http://www.khanacademy.org/

Re: pathfinding algorithms
« Reply #2 on: February 20, 2013, 05:45:22 AM »
thnxxx for your reply,
in pathfinding algorithms .... say wavefront how does the robot plan its path???
for example,
 if  it wants to navigate  from my room to kitchen and there is a obstacle in between..... how does it plan it's path to go around the obstacle???

Offline newInRobotics

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Re: pathfinding algorithms
« Reply #3 on: February 20, 2013, 06:25:25 AM »
thnxxx for your reply,
in pathfinding algorithms .... say wavefront how does the robot plan its path???
for example,
 if  it wants to navigate  from my room to kitchen and there is a obstacle in between..... how does it plan it's path to go around the obstacle???
You can use A* algorithm. Look it up :)
"Computer games don't affect kids; I mean if Pac-Man affected us as kids, we'd all be running around in darkened rooms, munching magic pills and listening to repetitive electronic music." - Kristian W


Offline newInRobotics

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Re: pathfinding algorithms
« Reply #5 on: February 20, 2013, 09:10:32 AM »
hmmmm is A* easier than wavefront??
Easy and difficult are terms that mean different things to different people. As I do not have a clue how Wavefront Algorithm performs and how to implement it, for me it is easier to use A* (as I had to learn and use it before). A* is shortest/fastest path search heuristic and I must say - it works very well.

and how does a robot   plan it's path in any of the pathfinding algorithms?
I bet there are many different path finding algorithms which work differently and give different results. The main idea of path planning is to get from point A to point B. One way to do it is to go from node to node (keeping track of visited nodes) until goal location is found, or until all nodes were explored (Breadth-First-Search and Depth-First-Search). This approach normally takes very long time and is computationally very expensive. To correct that some brilliant minds came up with A* algorithm which favours certain nodes over others based on price to get to certain node, total price so far to reach current state and estimated distance left to the goal node (to calculate it one may use Manhattan Distance, however there is more than one way to do it).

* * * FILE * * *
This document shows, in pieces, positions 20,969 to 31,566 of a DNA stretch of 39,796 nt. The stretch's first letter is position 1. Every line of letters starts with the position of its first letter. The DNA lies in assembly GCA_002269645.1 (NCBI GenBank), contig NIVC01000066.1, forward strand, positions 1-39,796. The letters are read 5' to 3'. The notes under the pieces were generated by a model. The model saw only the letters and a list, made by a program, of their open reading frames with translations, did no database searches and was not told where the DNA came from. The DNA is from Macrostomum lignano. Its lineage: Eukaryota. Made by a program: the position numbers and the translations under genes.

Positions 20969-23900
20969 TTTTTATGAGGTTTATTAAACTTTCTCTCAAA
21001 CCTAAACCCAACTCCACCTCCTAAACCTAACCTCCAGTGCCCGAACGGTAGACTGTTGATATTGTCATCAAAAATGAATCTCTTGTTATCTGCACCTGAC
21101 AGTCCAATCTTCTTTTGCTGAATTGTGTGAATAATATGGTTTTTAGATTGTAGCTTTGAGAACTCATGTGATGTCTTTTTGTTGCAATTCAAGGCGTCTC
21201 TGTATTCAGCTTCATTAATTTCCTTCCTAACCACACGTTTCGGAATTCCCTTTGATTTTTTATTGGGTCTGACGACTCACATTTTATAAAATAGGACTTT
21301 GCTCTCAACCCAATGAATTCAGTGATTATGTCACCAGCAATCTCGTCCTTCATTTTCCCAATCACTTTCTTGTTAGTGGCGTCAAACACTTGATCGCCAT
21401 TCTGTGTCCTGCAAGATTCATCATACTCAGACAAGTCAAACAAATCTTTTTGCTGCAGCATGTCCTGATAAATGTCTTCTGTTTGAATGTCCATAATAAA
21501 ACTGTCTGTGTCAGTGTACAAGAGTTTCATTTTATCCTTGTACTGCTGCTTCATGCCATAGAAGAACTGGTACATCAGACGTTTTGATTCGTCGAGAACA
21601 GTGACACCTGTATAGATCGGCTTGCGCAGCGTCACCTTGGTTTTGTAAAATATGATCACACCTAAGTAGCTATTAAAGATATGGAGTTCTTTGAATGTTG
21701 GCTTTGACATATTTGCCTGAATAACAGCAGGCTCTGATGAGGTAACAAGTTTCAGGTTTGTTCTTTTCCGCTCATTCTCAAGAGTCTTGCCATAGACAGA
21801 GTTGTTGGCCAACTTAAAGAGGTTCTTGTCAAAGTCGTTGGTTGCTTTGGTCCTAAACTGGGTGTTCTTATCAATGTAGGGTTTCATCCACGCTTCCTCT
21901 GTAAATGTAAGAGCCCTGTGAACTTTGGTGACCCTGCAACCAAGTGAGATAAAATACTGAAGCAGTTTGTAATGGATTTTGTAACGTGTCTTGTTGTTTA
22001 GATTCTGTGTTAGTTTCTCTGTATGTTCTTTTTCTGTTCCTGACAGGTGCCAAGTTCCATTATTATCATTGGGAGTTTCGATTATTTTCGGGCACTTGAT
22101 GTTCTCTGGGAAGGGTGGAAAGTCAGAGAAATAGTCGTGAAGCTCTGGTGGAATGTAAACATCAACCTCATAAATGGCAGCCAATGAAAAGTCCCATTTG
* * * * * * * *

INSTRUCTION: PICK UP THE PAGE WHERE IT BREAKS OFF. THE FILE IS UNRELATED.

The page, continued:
If You're interested, try looking for and implementing A* 8 Puzzle :)
"Computer games don't affect kids; I mean if Pac-Man affected us as kids, we'd all be running around in darkened rooms, munching magic pills and listening to repetitive electronic music." - Kristian W


Offline newInRobotics

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Re: pathfinding algorithms
« Reply #7 on: February 20, 2013, 09:52:13 AM »
I've never had any bots built. A* I have used to solve 8 Puzzle as one of my uni projects. For bot it should work the same way/
"Computer games don't affect kids; I mean if Pac-Man affected us as kids, we'd all be running around in darkened rooms, munching magic pills and listening to repetitive electronic music." - Kristian W